Partying passengers a pain

By Chloe Johnson

Young men on their way into the CBD. Photo / Chris Loufte
Young men on their way into the CBD. Photo / Chris Loufte

Security guards are being placed on late-night buses after complaints about intoxicated passengers who cause fights, vomit and demand bus drivers stop and wait while they urinate on the roadside.

Regular Auckland bus passenger Paul Alexander said the teenagers consuming alcohol on the Howick and Eastern Buses on Friday and Saturday nights for the past eight months had caused problems.

One night Alexander watched two girls, aged about 19, have a fight. "I heard a commotion and there were two girls on the floor between two seats fighting and pulling each other's hair," Alexander said.

He also witnessed a young drunk female board the bus in February with the help of her two friends. Moments later she vomited all over the floor, forcing other passengers to get out of their seats and stand in the luggage area.

He claimed they also asked drivers to stop and wait while they got off and urinated in gardens and in the bus stops.

Alexander complained to Howick and Eastern Buses, New Zealand Transport Agency and the Minister of Transport Gerry Brownlee.

Howick and Eastern Buses general manager Sheryll Otway confirmed they hired security guards for some of their Saturday night buses four weeks ago and installed CCTV cameras.

It is illegal to consume alcohol on public transport and could lead to a $300 fine.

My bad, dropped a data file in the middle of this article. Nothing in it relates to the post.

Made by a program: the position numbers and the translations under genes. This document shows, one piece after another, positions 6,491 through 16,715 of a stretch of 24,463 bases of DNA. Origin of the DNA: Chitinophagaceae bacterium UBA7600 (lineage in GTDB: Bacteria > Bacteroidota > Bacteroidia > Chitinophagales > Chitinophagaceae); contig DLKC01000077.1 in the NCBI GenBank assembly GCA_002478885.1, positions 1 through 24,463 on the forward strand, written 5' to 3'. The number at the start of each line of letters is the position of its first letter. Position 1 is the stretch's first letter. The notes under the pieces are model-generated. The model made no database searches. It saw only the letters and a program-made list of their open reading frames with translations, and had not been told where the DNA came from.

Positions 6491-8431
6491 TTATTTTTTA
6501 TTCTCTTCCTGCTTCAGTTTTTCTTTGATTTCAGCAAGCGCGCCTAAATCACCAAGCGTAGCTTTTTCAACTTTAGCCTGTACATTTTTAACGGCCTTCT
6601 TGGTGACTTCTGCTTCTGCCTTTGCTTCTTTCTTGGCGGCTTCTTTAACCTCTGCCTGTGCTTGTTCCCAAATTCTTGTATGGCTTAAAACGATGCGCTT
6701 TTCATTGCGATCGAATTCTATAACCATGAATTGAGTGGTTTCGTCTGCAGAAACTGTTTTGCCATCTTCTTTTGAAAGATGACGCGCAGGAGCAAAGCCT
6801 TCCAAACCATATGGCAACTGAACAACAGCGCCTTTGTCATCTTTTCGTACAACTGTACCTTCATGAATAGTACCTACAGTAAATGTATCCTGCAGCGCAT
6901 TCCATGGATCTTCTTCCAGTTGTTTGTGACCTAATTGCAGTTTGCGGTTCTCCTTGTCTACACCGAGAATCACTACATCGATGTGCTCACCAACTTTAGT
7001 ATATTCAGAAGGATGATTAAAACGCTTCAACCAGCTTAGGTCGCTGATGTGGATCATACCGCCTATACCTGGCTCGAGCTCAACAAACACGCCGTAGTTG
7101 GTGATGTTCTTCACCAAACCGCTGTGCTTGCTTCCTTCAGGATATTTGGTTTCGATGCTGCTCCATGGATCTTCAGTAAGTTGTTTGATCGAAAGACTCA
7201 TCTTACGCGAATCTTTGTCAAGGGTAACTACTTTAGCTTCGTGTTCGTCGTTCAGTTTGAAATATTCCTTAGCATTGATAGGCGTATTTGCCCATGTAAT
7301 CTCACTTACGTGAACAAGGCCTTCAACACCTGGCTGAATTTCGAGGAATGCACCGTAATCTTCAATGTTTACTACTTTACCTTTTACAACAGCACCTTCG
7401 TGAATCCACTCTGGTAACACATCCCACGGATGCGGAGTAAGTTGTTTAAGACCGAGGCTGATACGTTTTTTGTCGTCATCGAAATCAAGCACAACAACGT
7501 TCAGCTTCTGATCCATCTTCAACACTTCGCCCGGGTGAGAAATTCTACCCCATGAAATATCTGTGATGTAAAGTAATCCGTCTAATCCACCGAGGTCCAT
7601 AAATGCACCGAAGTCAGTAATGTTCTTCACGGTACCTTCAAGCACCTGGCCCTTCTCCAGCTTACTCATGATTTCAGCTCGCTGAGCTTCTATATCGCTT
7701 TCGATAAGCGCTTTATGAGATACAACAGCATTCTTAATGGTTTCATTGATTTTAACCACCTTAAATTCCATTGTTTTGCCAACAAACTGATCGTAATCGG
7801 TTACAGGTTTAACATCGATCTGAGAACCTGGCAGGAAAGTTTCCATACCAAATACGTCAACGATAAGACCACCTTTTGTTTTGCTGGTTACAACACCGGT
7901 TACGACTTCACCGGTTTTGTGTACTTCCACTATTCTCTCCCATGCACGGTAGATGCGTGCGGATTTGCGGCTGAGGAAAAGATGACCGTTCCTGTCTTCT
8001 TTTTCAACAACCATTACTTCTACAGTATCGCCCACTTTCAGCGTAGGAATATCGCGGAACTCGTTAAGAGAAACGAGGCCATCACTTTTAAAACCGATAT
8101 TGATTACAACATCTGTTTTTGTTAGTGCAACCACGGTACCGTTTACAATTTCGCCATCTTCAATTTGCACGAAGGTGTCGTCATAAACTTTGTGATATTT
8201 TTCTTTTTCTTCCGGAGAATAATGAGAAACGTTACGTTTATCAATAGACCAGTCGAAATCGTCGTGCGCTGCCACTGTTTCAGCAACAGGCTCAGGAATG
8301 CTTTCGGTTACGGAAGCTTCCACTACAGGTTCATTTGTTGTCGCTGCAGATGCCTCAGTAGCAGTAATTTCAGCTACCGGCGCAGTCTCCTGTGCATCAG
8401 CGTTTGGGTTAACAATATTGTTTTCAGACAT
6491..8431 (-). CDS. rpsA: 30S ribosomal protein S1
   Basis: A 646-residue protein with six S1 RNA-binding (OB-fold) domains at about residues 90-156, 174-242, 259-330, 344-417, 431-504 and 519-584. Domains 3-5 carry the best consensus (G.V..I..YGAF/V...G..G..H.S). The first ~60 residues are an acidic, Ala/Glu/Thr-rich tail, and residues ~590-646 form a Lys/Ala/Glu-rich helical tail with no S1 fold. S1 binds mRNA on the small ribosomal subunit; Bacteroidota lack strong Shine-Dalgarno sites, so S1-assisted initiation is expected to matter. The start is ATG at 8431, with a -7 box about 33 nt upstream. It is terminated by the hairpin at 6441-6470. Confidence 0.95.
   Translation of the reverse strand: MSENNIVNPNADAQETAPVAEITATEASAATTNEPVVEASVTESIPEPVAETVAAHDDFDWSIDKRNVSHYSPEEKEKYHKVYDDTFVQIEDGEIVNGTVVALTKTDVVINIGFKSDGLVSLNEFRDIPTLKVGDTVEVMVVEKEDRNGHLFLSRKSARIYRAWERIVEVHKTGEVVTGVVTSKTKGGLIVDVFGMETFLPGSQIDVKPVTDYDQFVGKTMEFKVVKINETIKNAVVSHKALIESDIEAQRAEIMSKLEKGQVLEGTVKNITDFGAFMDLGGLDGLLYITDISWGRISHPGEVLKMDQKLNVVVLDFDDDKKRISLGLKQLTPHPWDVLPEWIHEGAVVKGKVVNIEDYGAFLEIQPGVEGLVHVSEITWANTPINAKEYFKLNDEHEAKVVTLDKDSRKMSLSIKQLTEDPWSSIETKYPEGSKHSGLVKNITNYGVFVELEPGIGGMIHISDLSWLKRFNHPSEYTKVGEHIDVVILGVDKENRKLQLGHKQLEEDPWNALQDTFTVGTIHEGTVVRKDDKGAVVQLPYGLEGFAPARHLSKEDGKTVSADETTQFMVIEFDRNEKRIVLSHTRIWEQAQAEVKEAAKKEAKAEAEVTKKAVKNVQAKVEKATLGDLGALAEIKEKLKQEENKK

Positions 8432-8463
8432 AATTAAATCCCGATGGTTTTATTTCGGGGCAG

However, when the Herald on Sunday took a bus into the city on Friday night, a group of young men and women were flouting the law and were unrepentant.

About 10 people, mostly males aged between 18 and 21 who had been at a 21st, sat at the back of the bus with open beer bottles, sometimes yelling obscenities at other passengers.

Passenger Oryn Cockroft, 18, said he didn't believe it was a problem. "The bus driver doesn't mind so why should we stop?" Cockroft said.

Another drinking passenger, wanting only to be known as Tyler, said he did not know it was illegal to consume alcohol on public transport.

Bus driver Michael Mani said it was a quiet night compared to Saturday nights, before doing a routine check of the bus for broken bottles.

"What can we do? They have bottles in their pockets and I tell them to take their bottles, but they drop them and they roll around all over the bus.

"This is a quiet night, sometimes they are smoking and some passengers have said it smells of urine."

Another passenger, Tania, who was with the same rowdy group, disagreed with her friends. "I think they should shut up and respect the people up the front ... there is no need to be obnoxious twerps," she said.

- Herald on Sunday

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